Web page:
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However, something about this comic feels like it lacks impact, and the coloring may be part of the issue. On most comics, I think the quality of the coloring we see this issue would be perfectly good and appropriate. The use of lighting that we see here would be fine in most settings, for instance. Where it falls flat for me, however, is that it works less effectively for a horror comic. In horror, the use of lighting and shadow is a large part of what creates the creepy atmosphere. Here, however, the sense of night is created by a light purple haze, and there aren’t any of the deep shadows that look truly frightening. The coloring definitely works in other places, though, such as in most of the Stella scenes, where this tone of this lighting is more suitable. The coloring is technically sound, but it doesn’t quite succeed as a work of horror.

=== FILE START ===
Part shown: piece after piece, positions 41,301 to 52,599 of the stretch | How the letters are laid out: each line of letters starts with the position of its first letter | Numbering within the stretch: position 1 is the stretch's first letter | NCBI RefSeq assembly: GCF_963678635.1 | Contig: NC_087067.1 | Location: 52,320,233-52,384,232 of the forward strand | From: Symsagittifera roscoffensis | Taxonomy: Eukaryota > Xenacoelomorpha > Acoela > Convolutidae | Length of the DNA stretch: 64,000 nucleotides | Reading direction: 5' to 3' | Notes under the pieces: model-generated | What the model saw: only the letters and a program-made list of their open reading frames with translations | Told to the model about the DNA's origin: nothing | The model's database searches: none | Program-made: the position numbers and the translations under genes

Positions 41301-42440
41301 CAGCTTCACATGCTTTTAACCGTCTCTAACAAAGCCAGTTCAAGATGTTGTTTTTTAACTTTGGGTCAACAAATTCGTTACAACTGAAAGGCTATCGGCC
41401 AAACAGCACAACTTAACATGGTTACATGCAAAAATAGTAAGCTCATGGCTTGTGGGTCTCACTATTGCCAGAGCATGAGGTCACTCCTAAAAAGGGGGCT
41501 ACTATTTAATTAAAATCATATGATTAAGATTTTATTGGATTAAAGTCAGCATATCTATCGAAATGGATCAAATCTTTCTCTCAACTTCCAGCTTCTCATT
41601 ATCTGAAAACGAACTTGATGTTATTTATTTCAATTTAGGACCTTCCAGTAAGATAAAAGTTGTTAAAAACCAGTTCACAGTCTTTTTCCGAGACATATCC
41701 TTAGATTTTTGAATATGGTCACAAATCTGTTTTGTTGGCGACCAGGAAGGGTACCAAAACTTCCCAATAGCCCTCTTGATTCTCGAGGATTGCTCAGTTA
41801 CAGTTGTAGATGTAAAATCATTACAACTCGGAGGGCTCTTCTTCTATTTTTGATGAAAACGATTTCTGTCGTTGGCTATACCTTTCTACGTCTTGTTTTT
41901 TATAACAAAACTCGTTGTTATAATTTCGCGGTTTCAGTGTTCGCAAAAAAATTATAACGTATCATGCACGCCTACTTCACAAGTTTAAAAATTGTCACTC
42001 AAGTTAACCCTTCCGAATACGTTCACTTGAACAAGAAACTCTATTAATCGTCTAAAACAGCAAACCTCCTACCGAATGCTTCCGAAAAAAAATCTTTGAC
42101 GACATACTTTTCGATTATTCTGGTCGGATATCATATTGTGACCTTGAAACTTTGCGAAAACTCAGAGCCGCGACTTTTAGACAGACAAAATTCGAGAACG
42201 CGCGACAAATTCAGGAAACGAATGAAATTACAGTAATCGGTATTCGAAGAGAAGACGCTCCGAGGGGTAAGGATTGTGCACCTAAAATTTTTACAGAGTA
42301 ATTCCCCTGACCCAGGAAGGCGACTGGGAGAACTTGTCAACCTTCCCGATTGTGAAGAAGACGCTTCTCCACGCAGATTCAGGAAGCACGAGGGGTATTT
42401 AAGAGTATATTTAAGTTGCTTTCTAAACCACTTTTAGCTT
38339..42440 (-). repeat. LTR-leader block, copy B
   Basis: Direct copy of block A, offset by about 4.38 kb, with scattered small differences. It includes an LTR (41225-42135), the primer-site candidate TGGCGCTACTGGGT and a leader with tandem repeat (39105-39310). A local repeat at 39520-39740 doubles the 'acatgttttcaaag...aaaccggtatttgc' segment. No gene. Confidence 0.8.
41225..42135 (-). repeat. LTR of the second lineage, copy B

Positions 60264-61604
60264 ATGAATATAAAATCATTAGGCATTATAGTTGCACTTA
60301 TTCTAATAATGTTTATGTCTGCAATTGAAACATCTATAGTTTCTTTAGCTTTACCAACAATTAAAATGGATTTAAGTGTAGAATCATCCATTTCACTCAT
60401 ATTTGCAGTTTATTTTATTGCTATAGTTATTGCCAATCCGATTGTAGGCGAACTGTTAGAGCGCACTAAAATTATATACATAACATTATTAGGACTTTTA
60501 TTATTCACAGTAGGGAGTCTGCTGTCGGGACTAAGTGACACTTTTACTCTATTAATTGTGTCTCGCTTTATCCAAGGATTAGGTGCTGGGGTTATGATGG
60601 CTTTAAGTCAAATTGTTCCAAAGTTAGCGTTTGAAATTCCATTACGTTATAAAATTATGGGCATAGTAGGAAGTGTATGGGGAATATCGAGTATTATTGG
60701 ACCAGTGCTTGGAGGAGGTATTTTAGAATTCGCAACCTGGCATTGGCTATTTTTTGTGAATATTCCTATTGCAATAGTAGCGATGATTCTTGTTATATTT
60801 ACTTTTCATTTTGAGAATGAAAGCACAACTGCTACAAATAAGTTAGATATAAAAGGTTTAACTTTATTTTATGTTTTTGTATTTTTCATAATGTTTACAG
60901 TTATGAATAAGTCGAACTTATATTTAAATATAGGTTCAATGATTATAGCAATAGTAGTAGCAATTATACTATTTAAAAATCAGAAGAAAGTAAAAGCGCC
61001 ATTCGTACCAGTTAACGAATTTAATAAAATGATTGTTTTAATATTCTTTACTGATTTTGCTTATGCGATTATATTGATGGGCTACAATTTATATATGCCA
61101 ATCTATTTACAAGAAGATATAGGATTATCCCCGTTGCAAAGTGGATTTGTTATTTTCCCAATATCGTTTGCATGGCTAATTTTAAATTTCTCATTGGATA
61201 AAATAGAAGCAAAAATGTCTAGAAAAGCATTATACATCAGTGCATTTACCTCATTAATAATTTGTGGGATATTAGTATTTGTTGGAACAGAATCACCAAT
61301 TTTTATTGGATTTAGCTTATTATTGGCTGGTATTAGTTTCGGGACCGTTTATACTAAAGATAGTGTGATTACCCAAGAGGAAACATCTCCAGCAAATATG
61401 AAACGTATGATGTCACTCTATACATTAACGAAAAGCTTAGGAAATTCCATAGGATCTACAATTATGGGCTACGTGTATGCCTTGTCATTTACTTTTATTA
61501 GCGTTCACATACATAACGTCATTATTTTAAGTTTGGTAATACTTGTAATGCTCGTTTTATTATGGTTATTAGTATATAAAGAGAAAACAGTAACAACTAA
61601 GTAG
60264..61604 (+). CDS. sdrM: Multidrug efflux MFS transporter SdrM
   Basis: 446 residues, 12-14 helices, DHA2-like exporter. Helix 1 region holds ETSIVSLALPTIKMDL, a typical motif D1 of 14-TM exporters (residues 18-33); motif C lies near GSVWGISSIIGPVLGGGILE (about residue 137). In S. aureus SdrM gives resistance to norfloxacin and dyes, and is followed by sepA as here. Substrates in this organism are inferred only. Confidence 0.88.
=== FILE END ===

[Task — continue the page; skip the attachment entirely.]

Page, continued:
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Tom B. Long was involved with the lettering for this issue, and his work here is perfectly serviceable. Though there is a fair amount of dialogue in certain scenes, the word balloons are well placed, and the art is given enough space to work. The same holds true for the narrative captions, though they look like standard captions and don’t do anything memorable. The issue is light on sound effects, though when they’re used, the placing looks natural and creates the proper impact. The lettering here does well at remaining invisible, coming through where it’s needed but not drawing attention to itself.